Dr Yitzchok Levine writes about simchos in this week's the Jewish Press. Here's his take on music:
I have been at chasunas where the music was so loud that I could not talk to the person sitting next to me without shouting. We simply could not hear each other over the music. Indeed, there are times when guests leave the hall to find peace and quiet. Why is louder considered better? Why can`t the decibel level be such that one can hear the music and carry on a conversation? Why does one have to risk damaging one`s eardrums to participate in some chasunas?With regard to his first point, there's a simple solution. If people would note which bands are the ones that are playing too loud at the affairs they're attending and would resolve not to hire them for their own events, then the problem would cure itself. There are several bands that are quite volume conscious in the NY area and are good options on musical grounds too.
Today it is the custom for young couples to bring infants to a chasuna. I can only wonder at the irreparable damage that may be done to the hearing of these young children. Given this and other considerations, it is incomprehensible why young couples think it appropriate to bring infants to simchas. Years ago this was almost never done. Has something changed that I am not aware of?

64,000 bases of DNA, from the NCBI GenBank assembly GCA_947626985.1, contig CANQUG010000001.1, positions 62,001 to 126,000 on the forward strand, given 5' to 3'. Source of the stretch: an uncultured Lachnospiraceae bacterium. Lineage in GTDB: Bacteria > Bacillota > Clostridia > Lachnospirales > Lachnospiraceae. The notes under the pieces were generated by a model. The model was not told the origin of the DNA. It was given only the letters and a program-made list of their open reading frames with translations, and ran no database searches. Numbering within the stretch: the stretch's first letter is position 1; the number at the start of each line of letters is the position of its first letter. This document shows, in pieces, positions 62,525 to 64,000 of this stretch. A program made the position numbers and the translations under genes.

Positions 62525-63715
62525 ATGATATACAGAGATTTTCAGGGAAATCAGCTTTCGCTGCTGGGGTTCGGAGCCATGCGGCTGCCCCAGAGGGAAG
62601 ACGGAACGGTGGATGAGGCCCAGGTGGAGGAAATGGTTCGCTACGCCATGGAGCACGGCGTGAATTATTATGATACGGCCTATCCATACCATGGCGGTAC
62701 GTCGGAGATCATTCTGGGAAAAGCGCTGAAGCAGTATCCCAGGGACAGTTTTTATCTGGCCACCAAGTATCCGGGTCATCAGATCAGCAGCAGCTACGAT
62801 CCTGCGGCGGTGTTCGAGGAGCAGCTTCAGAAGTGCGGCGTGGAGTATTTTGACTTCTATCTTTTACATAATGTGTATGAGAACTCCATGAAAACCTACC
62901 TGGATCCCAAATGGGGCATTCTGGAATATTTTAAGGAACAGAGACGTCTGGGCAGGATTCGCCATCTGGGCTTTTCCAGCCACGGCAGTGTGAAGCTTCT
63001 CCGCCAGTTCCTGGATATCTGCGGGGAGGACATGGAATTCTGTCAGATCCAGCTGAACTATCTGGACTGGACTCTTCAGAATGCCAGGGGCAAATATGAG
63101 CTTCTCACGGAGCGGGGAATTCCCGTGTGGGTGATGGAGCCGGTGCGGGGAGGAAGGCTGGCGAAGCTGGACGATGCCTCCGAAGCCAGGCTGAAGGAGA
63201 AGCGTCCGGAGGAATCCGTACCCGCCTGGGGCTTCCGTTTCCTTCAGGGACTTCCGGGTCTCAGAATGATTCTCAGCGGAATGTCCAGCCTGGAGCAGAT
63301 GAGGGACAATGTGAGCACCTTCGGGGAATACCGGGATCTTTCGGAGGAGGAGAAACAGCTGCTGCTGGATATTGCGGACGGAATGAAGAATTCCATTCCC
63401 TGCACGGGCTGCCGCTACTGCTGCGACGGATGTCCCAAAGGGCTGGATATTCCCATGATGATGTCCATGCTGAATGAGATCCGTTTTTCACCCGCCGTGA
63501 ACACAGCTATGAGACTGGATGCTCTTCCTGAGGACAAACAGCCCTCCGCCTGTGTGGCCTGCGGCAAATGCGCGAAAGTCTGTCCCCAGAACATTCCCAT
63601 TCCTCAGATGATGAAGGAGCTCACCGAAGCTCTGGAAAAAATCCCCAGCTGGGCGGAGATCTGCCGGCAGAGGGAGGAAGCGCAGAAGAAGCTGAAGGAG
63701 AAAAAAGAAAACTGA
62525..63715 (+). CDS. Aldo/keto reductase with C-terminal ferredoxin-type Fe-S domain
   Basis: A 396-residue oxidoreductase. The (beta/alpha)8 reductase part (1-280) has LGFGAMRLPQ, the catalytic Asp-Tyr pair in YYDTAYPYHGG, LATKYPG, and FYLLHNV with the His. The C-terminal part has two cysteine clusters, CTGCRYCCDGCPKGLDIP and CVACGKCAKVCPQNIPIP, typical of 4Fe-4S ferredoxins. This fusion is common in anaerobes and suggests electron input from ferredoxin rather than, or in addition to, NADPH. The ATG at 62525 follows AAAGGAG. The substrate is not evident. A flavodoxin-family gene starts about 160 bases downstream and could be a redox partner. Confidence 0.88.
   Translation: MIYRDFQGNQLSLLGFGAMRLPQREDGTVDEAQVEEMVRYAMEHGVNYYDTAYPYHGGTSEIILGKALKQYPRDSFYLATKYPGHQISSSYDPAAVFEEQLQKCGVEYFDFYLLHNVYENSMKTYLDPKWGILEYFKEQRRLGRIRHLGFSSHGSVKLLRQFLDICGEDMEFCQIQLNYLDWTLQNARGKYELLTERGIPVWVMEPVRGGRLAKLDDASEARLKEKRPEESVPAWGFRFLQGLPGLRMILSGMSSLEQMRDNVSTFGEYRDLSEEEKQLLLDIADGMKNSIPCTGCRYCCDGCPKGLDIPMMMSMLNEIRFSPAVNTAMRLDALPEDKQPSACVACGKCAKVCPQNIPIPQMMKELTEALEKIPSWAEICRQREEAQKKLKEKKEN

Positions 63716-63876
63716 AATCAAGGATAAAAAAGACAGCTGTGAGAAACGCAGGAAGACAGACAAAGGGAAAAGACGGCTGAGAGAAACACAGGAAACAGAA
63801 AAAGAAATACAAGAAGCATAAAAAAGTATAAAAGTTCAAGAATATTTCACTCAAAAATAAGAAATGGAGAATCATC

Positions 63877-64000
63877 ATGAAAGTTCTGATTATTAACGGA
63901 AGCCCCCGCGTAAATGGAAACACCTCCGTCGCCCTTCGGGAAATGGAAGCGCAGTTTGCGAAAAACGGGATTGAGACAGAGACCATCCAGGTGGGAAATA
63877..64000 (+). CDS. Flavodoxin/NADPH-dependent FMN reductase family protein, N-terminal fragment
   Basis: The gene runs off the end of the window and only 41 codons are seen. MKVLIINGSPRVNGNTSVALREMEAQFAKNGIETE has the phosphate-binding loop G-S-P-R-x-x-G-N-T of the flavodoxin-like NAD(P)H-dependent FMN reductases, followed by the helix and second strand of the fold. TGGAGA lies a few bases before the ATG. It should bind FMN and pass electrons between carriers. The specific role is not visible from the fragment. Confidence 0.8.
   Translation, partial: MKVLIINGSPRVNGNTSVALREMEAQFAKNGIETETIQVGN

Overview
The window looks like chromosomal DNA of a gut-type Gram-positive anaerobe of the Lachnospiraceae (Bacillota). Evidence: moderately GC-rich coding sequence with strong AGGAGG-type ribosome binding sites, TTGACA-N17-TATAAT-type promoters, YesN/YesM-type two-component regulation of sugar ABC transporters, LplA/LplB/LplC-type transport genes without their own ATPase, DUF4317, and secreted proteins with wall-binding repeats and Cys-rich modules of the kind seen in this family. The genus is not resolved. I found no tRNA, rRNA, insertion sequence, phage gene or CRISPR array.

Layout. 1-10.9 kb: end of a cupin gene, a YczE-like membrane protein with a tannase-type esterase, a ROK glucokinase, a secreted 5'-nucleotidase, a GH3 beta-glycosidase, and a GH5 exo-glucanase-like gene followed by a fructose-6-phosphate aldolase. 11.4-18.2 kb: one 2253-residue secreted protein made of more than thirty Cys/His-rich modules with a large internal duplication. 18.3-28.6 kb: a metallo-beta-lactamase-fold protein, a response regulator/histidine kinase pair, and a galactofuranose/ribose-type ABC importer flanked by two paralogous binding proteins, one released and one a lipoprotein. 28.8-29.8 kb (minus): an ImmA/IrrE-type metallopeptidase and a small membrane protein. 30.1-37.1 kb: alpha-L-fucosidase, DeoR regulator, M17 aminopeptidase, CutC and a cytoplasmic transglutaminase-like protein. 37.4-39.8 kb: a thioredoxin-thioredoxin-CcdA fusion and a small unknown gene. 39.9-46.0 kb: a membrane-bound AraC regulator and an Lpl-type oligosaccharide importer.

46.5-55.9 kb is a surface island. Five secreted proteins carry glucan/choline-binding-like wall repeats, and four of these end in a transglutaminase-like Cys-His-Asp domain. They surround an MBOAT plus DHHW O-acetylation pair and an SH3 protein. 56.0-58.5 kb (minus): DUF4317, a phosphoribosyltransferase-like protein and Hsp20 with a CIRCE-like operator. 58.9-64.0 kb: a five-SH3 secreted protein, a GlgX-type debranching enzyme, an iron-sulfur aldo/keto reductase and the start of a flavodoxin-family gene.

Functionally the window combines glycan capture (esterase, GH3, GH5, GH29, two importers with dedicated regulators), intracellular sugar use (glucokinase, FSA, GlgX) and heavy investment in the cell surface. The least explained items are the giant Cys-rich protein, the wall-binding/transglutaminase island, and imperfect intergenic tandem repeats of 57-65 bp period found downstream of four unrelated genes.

His second point strikes me as er... less then compelling, despire the fact that he is correct that babies shouldn't be exposed to loud music. In my experience, the babies present at weddings are usually either the siblings or nieces and nephews of the Chasan and Kallah. In most cases, there simply is no childcare option that is appropriate, other than having a sitter attend to the children in the wedding hall.
Here's a pair of must-have plugins for your DAW; "more cowbell" and "Radio Shack cables."
Jewcy profiles Blue Fringe and Ben Laden
LIFE-of-RUBIN notes that the price isn't right!